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Re: loss of abstraction
Andre van Tonder <andre@xxxxxxxxxxxxxxxxx> writes:
> Syntax as lists (or isomorphic to) represents the highest level of
> abstraction (on the input) that preserves the meaning of Scheme code.
I would not call lists a higher level of abstraction than
distinguished types for syntax.
> Runtime symbols, lists, numbers, etc. could also have carried various
> annotations, including information useful for runtime error tracking.
Syntax tree has a much higher need of attaching additional information
than runtime lists.
> In fact, in Lisp some of them do (property lists)
> Runtime error tracking is expected to work behind the scenes. Is
> there a compelling argument against this behind-the-scenes paradigm
> for expand-time tracking, without infecting the syntax representation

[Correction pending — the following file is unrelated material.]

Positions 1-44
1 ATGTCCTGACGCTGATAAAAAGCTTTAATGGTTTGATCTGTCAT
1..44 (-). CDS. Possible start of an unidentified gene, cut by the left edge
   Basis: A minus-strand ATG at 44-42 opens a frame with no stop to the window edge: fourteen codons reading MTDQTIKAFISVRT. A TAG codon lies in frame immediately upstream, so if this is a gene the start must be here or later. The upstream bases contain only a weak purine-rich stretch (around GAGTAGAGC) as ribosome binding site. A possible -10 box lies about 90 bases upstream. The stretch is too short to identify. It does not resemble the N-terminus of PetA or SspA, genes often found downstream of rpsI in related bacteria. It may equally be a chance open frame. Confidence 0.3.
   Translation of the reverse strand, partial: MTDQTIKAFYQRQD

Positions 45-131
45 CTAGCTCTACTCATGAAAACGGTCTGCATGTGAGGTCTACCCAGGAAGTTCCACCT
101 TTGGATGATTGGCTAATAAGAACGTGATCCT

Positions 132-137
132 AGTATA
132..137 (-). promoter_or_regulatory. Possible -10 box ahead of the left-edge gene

> with elements extraneous to its meaning?
Attaching information to numbers behind the scenes puts an
unreasonable burden on the representation of runtime values.
In particular small integers could not be represented by unboxed
> The expander itself can certainly keep track of source location,
> intermediate expansion steps, etc., perhaps even to a higher degree
> than is done with opaque objects, and it can do all this orthogonal
> to the data representation.
It's not orthogonal. If various insteances of the syntax representing 5
are indistinguishable, it's impossible to attach different information
It would be a pity if the implementation could not report a compile
time warning for (3 4) with source location only because it was passed
through a macro.
__("< Marcin Kowalczyk